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6.9 million customers impacted by 23andMe hack: company

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DNA testing company 23andMe has confirmed that a "threat actor" was able to access 6.9 million customers' profiles in an October data breach.

On Tuesday, the company said its investigation, assisted by third-party forensic experts, into how millions of "pieces of data" were stolen from 23andMe had concluded and that it was notifying customers that some of their data was accessed.

The DNA testing company uses information like saliva to create profiles on its dashboard and connect people worldwide.

In October, the company notified several customers of a breach into its "DNA Relatives" feature and said it was investigating the matter, Reuters reported.

Investigators concluded that the threat actor accessed roughly 5.5 million DNA Relatives profile files and roughly 1.4 million customers participating in the DNA Relatives feature had their "Family Tree" profile information accessed, "which is a limited subset of the DNA Relative profile information," a company spokesperson told CTVNews.ca in an email.

The threat was able to access a "very small" number of user accounts — 14,000 — when passwords and usernames that were on the 23andMe website were the same as on other websites that were previously compromised, the spokesperson added.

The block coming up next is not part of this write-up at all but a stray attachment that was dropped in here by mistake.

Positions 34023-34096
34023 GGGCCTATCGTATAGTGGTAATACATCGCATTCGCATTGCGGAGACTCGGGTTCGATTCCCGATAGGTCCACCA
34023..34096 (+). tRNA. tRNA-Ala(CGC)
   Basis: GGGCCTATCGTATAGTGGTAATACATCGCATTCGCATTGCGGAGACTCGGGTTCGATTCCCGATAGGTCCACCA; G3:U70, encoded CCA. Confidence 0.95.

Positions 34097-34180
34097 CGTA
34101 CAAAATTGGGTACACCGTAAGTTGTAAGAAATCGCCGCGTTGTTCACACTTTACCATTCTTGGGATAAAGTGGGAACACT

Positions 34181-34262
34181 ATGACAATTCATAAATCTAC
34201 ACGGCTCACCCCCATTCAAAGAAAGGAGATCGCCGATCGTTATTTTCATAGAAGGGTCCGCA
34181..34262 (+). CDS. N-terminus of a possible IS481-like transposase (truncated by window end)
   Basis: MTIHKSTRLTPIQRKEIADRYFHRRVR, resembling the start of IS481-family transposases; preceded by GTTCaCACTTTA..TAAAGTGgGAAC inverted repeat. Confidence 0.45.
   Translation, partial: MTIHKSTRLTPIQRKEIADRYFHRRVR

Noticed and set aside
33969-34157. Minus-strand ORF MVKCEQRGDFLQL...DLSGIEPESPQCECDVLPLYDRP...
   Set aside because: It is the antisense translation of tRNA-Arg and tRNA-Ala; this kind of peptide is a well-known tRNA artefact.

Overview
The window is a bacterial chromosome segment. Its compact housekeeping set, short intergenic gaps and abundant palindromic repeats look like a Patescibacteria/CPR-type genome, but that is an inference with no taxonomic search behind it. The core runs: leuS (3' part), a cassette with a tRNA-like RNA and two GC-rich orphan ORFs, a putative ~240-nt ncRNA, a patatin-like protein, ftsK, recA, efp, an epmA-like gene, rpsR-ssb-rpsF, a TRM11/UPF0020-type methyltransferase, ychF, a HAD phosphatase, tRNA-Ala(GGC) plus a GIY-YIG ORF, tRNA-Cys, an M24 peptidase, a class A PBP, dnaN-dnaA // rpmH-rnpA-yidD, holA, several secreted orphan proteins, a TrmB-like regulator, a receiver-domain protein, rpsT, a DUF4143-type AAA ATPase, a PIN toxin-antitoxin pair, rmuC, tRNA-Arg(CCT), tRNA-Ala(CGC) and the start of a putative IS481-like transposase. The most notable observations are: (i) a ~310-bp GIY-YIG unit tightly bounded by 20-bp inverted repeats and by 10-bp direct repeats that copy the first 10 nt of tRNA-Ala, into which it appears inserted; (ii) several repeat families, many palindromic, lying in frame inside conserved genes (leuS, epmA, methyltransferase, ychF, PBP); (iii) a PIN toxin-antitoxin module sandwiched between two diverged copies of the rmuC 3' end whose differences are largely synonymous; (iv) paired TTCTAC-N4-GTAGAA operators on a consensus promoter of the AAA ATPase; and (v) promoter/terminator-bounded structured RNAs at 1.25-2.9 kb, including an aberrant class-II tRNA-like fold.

Profiles include information such as a customer’s display name, how often the user logs in, their relationship labels, their predicted relationship and the percentage of DNA shared with their DNA Relative matches, the company said.

They also may include a user’s ancestry reports and matching DNA segments, self-reported location, ancestor birth locations, family names, profile picture, birth year, a web link to a family tree they created, along with anything else they may have included in the “Introduce yourself” section of their profile.

Family Tree profiles, which are more limited, include name, relationship labels and could include birth year and self-reported location.

In a Dec. 1 email to CTVNews.ca, 23andMe said it had taken steps to "further protect customer data," including all users resetting their password and requiring a two-step verification for all new and existing profiles.

"The company will continue to invest in protecting our systems and data," a spokesperson for 23andMe said. 

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